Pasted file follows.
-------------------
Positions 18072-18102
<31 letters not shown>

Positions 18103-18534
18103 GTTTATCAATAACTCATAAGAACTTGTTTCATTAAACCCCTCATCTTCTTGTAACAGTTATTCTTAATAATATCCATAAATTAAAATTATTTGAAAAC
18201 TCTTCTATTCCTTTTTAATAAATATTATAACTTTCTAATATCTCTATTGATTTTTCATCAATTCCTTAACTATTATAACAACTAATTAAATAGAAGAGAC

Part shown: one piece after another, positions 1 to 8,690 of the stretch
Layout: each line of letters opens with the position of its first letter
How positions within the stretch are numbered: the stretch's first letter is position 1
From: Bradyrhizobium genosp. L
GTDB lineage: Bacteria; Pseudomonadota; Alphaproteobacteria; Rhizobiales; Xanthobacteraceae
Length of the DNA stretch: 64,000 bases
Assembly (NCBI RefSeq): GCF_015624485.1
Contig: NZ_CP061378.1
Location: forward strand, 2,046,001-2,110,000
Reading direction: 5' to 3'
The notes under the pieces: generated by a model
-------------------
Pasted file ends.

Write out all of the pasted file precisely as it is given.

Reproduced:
Positions 18072-18102
<31 letters not shown>

Positions 18103-18534
18103 GTTTATCAATAACTCATAAGAACTTGTTTCATTAAACCCCTCATCTTCTTGTAACAGTTATTCTTAATAATATCCATAAATTAAAATTATTTGAAAAC
18201 TCTTCTATTCCTTTTTAATAAATATTATAACTTTCTAATATCTCTATTGATTTTTCATCAATTCCTTAACTATTATAACAACTAATTAAATAGAAGAGAC

Part shown: one piece after another, positions 1 to 8,690 of the stretch
Layout: each line of letters opens with the position of its first letter
How positions within the stretch are numbered: the stretch's first letter is position 1
From: Bradyrhizobium genosp. L
GTDB lineage: Bacteria; Pseudomonadota; Alphaproteobacteria; Rhizobiales; Xanthobacteraceae
Length of the DNA stretch: 64,000 bases
Assembly (NCBI RefSeq): GCF_015624485.1
Contig: NZ_CP061378.1
Location: forward strand, 2,046,001-2,110,000
Reading direction: 5' to 3'
The notes under the pieces: generated by a model